Sky, Armstrong deny secret motor cheating
Team Sky, which has produced four of the past five Tour de France champions, and doping-disgraced Lance Armstrong denied using secret motors in bicycles, a CBS television report said Sunday.
A segment on the show "60 Minutes" examined the possibility of motorized cheating in pro cycling with three-time Tour de France winner Greg LeMond, admitted dope cheat ex-rider Tyler Hamilton and Hungarian designer Istvan Varjas, who makes hidden motors for bikes, saying they believe such cheating exists.
"I know the motor is still in the sport," LeMond said. "There's always a few bad apples because it's a lot of money."
Jean Pierre Verdy, a former French Anti-Doping Agency testing director, told CBS he had been disturbed by speeds on mountain climbs, saying informants among riders and team managers told him that about 12 riders used motors in the 2015 Tour de France.
"They are hurting their sport, but human nature is like that. Man has always tried to find that magic potion," Verdy said.
Varjas said he told French police he sold secret-motor cycles to an unknown client just before the 2015 Tour, delivering the bikes to a locked storage room. He noted one motor design can be hidden inside the hub of the back wheel but would boost the normal wheel weight by about 800 grams (1.7 pounds).
Weighty 2015 Tour issue
In the 2015 Tour de France, peloton bikes were weighed before a time trial stage, with CBS reporting French authorities said Team Sky was the only squad with heavier bikes, each about 800 grams more.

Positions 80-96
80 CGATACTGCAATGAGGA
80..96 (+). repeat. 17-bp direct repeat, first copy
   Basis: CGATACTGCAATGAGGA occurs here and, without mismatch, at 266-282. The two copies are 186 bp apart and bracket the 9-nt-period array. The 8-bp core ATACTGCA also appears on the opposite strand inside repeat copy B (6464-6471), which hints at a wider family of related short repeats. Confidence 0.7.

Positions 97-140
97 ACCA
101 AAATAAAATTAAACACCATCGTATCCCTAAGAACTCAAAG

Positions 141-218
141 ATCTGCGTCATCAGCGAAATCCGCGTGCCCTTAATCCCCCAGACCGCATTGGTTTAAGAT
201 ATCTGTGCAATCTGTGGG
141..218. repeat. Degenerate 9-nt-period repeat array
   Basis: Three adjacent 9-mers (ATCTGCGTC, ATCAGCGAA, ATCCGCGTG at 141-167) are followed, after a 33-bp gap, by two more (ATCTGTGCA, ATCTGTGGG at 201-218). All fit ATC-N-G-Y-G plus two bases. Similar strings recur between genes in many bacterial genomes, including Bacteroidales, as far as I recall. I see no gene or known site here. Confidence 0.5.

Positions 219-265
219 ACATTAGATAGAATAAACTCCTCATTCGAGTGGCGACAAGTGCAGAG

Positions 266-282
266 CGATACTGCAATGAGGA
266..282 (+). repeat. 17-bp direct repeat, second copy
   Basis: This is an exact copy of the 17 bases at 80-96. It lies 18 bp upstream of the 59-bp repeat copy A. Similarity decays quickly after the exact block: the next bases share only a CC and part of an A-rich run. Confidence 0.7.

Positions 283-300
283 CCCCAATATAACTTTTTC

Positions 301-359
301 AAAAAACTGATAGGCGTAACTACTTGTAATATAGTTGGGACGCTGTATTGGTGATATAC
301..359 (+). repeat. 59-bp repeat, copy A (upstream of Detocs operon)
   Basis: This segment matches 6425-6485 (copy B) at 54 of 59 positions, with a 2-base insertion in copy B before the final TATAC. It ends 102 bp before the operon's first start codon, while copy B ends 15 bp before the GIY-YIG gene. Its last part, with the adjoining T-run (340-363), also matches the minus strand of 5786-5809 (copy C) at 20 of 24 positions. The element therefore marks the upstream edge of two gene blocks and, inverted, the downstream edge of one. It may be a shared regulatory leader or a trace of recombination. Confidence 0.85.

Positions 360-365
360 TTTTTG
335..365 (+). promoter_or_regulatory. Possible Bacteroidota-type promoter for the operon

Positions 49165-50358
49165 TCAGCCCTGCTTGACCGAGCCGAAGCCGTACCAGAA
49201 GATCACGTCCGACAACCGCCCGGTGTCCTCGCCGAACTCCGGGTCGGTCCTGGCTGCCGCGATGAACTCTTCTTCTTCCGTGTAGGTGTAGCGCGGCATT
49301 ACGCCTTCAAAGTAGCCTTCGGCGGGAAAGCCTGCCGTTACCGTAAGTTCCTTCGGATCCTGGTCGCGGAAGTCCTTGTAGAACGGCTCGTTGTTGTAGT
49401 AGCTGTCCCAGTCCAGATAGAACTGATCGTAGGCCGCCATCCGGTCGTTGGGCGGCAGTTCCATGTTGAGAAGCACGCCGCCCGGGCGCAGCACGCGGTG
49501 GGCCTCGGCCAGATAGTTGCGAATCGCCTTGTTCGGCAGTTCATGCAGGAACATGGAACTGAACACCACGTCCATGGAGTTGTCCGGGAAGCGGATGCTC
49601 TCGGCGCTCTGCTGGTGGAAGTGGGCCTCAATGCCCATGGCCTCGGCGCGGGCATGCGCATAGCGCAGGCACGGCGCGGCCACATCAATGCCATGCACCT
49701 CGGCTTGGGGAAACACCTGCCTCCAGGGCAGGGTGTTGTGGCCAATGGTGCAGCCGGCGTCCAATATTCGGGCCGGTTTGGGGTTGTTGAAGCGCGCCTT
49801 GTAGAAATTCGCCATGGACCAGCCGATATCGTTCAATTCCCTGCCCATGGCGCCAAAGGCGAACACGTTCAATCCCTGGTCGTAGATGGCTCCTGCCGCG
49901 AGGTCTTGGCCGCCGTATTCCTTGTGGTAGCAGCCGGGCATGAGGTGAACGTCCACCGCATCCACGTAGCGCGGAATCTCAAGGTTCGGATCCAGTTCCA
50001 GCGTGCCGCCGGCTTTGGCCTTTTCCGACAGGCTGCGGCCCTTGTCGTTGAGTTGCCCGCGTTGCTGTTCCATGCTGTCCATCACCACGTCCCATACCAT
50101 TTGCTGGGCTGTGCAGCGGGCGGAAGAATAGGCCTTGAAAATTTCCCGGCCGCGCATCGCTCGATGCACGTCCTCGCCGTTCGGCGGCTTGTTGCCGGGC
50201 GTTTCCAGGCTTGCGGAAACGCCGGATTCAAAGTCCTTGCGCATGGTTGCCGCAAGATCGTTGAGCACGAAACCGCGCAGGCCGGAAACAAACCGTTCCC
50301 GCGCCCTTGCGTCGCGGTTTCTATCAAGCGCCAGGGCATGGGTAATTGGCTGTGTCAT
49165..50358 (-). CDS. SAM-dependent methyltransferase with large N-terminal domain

"Weight is everything," LeMond said. "If your bike weighs a kilo more, you would never race on it."
Britain's Chris Froome, riding for Sky, won the 2013, 2015 and 2016 Tour de France crowns. In 2015, he was "King of the Mountains" for his times in the difficult climbing stages that often prove decisive. No Tour winner since 1970 had won the mountain crown as well.
A Team Sky spokesman told CBS the team never used mechanical assistance, saying time trial bikes might be heavier to allow for better aerodynamics and all Sky bikes were checked and cleared by the International Cycling Union (UCI).
CBS reported, citing unnamed sources, that UCI would not allow French investigators in 2015 to remove Team Sky wheels and weigh them alone to uncover if they were enhanced.
LeMond said UCI must do more to combat motorized cheating.
"This is fixable," LeMond said. "I don't trust it until they figure out how to take the motor out. I won't trust any victories of the Tour de France."
Armstrong, an admitted dope cheat who was stripped of seven Tour de France titles from 1999-2005, denied to CBS through his lawyer ever using a motor, although his victory run began just after Varjas claims he sold his first secret-motor bike to an anonymous purchaser with a promise not to make more or talk of it for 10 years.
"If they offer you $2 million dollar to don't do nothing, can you refuse it? I don't think (so)," he told CBS.
A 'winning' difference
Armstrong's ex-teammate, Hamilton, said he never knew of any motors used by US Postal riders.
CBS purchased a 1999 US Postal cycle and had Varjas install a motor, paying him $12,000 for parts and labor, then had Hamilton ride it.
"It's not super obvious," he said. "I could see how teams are doing it."
The silent motor made with military-grade metal is powered by a lithium battery and operated by a secret button, providing a limited power boost for 20 minutes.
"That's the difference between winning and losing for sure," Hamilton said. "For sure."
A remote control can connect the motor to heart rate, the motor starting when a rider's heart rate rises too high, Varjas said.
Varjas said he knew motors were being used by pro riders but said it's not his problem, adding "If the money is big, why not?"
Varjas claimed Michele Ferrari, banned from cycling for his role in chemical doping programs, has bought hidden-motor bikes in the past three years, but CBS said Ferrari told them he tested one but never bought one from Varjas.